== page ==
Only 37% Repayment in 2023 for Special COVID Loans; Hundreds of Billions Might Ultimately Be Uncollectible

Yomiuri Shimbun file photo
The Health, Labor and Welfare Ministry in Tokyo

The government had planned to collect about ¥104.7 billion in COVID-19 loans in 2023, but only about 37% of that amount was actually repaid, according to the Health, Labor and Welfare Ministry.

If steps are not taken to amend the situation, hundreds of billions of yen might ultimately be uncollectible.

A total of ¥1.4431 trillion in special COVID-related loans were provided through national government bonds from March 2020 to September 2022. The loans were meant for people whose income had fallen mainly due to suspension of their business as a result of the pandemic. Each household could borrow up to ¥2 million in total without interest through prefectural social welfare councils.

The loan system consisted of two categories: small emergency loans paid in a lump sum, and comprehensive support funds needed to rebuild borrowers’ lives. About 1.6 million households are believed to have made use of the system.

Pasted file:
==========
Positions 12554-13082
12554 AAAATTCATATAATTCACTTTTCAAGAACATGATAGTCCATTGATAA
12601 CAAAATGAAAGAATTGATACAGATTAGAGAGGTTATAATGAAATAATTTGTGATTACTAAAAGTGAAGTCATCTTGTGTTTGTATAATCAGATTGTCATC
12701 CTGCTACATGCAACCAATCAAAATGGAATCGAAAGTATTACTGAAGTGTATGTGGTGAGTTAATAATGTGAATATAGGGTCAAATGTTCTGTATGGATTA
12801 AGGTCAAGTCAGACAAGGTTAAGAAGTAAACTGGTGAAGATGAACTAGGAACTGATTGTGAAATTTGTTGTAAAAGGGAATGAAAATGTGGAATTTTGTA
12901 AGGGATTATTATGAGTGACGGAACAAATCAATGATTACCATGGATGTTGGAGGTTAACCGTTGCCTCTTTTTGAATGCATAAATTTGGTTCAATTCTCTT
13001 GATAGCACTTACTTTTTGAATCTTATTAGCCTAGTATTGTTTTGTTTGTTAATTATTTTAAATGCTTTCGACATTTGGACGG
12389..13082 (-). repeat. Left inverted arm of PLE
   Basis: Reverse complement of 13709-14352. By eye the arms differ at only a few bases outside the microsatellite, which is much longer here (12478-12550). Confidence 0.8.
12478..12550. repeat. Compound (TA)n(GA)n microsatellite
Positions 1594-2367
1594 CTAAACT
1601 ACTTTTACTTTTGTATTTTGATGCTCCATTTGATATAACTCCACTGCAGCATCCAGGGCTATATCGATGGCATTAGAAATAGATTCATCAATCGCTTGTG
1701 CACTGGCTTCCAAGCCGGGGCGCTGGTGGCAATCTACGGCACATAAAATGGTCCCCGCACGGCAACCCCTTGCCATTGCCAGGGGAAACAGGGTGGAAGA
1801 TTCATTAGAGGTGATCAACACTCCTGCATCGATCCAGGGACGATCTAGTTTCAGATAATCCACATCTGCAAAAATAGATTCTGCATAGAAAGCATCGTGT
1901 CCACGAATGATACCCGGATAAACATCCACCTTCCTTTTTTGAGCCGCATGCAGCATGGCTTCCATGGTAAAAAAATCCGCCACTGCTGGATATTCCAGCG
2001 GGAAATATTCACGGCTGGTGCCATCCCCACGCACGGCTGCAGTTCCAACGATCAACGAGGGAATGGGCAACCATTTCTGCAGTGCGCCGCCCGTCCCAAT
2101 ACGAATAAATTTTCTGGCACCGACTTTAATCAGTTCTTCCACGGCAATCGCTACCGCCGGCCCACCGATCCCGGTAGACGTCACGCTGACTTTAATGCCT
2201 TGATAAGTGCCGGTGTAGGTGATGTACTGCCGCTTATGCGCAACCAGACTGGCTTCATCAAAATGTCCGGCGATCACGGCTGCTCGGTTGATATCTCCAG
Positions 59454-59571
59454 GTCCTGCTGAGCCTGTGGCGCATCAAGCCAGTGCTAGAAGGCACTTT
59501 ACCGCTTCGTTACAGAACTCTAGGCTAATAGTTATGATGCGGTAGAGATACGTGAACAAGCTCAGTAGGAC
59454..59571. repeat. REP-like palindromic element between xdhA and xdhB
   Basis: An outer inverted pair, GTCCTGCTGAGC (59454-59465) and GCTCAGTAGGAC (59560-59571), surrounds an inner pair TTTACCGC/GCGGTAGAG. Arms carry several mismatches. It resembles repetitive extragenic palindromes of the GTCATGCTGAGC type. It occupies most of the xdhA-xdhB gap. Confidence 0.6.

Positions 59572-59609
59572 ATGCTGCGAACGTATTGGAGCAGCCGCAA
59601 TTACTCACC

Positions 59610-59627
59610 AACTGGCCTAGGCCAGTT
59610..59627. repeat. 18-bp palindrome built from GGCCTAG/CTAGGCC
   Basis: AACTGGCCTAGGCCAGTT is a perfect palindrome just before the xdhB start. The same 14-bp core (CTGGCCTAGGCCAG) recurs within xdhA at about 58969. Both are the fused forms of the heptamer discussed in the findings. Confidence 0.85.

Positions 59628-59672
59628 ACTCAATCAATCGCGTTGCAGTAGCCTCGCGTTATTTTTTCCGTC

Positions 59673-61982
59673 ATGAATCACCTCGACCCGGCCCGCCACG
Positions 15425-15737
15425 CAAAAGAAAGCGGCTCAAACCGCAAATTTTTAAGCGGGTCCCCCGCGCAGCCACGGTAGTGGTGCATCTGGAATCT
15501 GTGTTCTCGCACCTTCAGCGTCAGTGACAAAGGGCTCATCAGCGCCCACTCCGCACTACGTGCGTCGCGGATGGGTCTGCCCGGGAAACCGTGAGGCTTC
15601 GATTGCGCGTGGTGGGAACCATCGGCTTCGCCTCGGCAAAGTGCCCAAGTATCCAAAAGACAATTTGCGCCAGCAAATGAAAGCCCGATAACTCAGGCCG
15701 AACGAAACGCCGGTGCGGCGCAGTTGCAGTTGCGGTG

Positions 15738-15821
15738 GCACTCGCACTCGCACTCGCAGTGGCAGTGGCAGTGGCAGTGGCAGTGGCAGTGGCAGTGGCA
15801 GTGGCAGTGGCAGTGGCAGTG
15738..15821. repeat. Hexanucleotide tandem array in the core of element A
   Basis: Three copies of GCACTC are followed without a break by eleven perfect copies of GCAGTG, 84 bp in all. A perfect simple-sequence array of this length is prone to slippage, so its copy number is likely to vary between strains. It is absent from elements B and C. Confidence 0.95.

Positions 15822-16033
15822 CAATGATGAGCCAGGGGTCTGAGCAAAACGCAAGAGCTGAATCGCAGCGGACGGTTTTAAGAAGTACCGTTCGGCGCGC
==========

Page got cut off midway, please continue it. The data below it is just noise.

Repayments started nationwide from January 2023, and about ¥104.733 billion was due by the end of that year. However, the actual amount returned was only about ¥38.768 billion, or 37% of the planned total. About ¥65.965 billion in loans was deemed uncollectible loans.

Repayments are likely to continue until around 2034.

If the repayment rate of around 40% continues, the ministry said, uncollectible loans will amount to hundreds of billions of yen and could top ¥600 billion.

According to the Japan National Council of Social Welfare, people who have not repaid their loans may have other debts, or their income may not have returned to pre-pandemic levels.

Prefectural social welfare councils are sending letters and visiting people in arrears to urge them to repay the money.

Some have said the low repayment rate is a result of the central government swiftly dispensing loans.

Some officials in prefectural social welfare councils have said they had to provide the loans without fully ascertaining applicants’ ability or intention to repay the money.